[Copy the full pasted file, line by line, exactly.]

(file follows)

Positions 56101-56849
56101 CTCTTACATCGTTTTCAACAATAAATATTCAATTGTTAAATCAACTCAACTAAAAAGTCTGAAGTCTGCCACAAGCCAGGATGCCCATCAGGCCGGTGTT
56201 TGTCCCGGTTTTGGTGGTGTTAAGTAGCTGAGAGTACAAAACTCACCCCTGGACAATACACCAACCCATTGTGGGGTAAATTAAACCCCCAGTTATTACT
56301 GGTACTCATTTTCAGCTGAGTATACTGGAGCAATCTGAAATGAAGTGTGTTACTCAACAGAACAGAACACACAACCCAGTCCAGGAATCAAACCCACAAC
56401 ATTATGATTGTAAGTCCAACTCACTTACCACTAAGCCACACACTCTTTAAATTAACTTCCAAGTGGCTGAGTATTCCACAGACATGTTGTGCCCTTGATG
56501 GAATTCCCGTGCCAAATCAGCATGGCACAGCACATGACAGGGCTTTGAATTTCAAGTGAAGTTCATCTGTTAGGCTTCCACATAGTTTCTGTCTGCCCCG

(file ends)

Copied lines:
Positions 56101-56849
56101 CTCTTACATCGTTTTCAACAATAAATATTCAATTGTTAAATCAACTCAACTAAAAAGTCTGAAGTCTGCCACAAGCCAGGATGCCCATCAGGCCGGTGTT
56201 TGTCCCGGTTTTGGTGGTGTTAAGTAGCTGAGAGTACAAAACTCACCCCTGGACAATACACCAACCCATTGTGGGGTAAATTAAACCCCCAGTTATTACT
56301 GGTACTCATTTTCAGCTGAGTATACTGGAGCAATCTGAAATGAAGTGTGTTACTCAACAGAACAGAACACACAACCCAGTCCAGGAATCAAACCCACAAC
56401 ATTATGATTGTAAGTCCAACTCACTTACCACTAAGCCACACACTCTTTAAATTAACTTCCAAGTGGCTGAGTATTCCACAGACATGTTGTGCCCTTGATG
56501 GAATTCCCGTGCCAAATCAGCATGGCACAGCACATGACAGGGCTTTGAATTTCAAGTGAAGTTCATCTGTTAGGCTTCCACATAGTTTCTGTCTGCCCCG